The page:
SAN FRANCISCO (KCBS) – According to many, autonomous cars are the future, with companies already in the process of developing them.
Although it’s still unclear when the first cars will actually hit the market, according to the Wall Street Journal, insurance companies are already warning that they could affect the way they do business in the future.READ MORE: Cal Fire Units Contain Brush Fire in Santa Rosa
Chunka Mui is co-founder and managing director of the Devil’s Advocate Group, an alliance of critical thinkers dedicated to helping business leaders improve the robustness of their strategies and increase the odds of success.
“In the near-term, when you have driverless cars, the liability for accidents shifts from the driver to the maker of the car. So you have a shift from personal liability insurance to product liability insurance,” Mui told KCBS. “There’s no reason why insurance companies can’t prepare for that. The longer term problem is when you have no accidents, you don’t need accident insurance. They’ll have to deal with that, but it’s a long way off.”READ MORE: San Francisco Supervisor Aaron Peskin To Remain In Office During Alcohol Rehabilitation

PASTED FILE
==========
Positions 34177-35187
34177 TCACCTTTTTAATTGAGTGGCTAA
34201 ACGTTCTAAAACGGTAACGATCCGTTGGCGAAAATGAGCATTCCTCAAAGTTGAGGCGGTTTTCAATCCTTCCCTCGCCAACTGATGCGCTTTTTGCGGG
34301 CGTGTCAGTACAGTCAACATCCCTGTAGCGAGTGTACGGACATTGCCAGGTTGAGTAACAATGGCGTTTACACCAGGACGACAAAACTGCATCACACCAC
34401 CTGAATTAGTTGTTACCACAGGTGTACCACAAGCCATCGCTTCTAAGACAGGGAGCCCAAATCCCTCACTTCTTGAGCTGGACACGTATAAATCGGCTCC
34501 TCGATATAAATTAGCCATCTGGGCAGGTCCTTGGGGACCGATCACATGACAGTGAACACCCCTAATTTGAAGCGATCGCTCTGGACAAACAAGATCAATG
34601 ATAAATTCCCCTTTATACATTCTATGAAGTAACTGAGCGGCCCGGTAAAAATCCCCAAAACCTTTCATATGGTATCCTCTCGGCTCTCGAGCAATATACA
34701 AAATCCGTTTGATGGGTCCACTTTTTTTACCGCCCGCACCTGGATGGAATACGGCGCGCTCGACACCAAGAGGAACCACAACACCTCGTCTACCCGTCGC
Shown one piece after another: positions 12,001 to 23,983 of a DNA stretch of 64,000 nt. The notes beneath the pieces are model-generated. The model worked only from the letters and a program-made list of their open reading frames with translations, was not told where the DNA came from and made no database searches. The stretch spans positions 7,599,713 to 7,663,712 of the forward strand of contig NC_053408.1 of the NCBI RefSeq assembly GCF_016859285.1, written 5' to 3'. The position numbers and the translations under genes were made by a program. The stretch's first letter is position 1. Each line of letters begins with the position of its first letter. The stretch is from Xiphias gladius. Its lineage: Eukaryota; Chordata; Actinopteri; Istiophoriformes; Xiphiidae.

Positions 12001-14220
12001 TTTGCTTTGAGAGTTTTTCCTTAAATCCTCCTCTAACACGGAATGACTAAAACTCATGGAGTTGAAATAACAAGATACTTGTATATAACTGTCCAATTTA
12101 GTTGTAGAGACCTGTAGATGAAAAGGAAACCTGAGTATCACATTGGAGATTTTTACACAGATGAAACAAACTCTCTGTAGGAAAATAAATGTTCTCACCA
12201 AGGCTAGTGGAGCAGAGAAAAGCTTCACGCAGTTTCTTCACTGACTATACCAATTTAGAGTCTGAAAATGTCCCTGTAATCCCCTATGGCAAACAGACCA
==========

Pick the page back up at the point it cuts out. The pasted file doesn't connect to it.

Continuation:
Mui said he believes insurance companies, rather than push away the risk, should embrace it and figure out how to insure driverless vehicles. He said the problems insurance companies are bringing up could even push back the launch date of these cars.
“The first question people ask when they think about driverless cars is, what happens if there’s an accident? Who is liable? We can get ourselves caught up in a big tangle, and let that regulatory issue delay the advancement and adoption of this technology,” he said. “But consumers will suffer it that happens.”
The insurance suppliers that spoke with the Wall Street Journal said the warnings are not meant as a threat. But the Journal reports that their inclusion in the catch all “Risk Factors” section of corporate filings indicates that insurers feel they need to flag the risks to their investors.MORE NEWS: VTA Mass Shooting: San Jose Officials Mandate Videotaping Of All Gun Purchases
A number of auto makers and Silicon Valley companies already have driverless cars under development. In fact, Google has been testing its version for some six years, and is hooping to have it on the market by 2020.